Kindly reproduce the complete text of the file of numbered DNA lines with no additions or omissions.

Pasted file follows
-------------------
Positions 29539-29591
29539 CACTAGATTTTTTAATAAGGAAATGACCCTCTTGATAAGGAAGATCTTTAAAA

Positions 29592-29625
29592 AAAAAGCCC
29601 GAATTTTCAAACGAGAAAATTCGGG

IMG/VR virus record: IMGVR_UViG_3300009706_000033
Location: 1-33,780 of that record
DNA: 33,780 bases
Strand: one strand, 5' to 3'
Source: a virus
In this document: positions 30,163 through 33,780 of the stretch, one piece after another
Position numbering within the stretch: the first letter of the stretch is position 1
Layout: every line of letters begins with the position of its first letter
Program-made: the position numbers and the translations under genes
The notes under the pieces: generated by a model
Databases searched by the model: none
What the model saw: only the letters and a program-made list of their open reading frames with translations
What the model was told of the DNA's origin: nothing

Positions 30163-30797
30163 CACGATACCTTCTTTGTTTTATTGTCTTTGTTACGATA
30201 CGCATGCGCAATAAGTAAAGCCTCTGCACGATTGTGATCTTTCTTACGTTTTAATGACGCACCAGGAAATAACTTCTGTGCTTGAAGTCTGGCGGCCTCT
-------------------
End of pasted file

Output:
Positions 29539-29591
29539 CACTAGATTTTTTAATAAGGAAATGACCCTCTTGATAAGGAAGATCTTTAAAA

Positions 29592-29625
29592 AAAAAGCCC
29601 GAATTTTCAAACGAGAAAATTCGGG

IMG/VR virus record: IMGVR_UViG_3300009706_000033
Location: 1-33,780 of that record
DNA: 33,780 bases
Strand: one strand, 5' to 3'
Source: a virus
In this document: positions 30,163 through 33,780 of the stretch, one piece after another
Position numbering within the stretch: the first letter of the stretch is position 1
Layout: every line of letters begins with the position of its first letter
Program-made: the position numbers and the translations under genes
The notes under the pieces: generated by a model
Databases searched by the model: none
What the model saw: only the letters and a program-made list of their open reading frames with translations
What the model was told of the DNA's origin: nothing

Positions 30163-30797
30163 CACGATACCTTCTTTGTTTTATTGTCTTTGTTACGATA
30201 CGCATGCGCAATAAGTAAAGCCTCTGCACGATTGTGATCTTTCTTACGTTTTAATGACGCACCAGGAAATAACTTCTGTGCTTGAAGTCTGGCGGCCTCT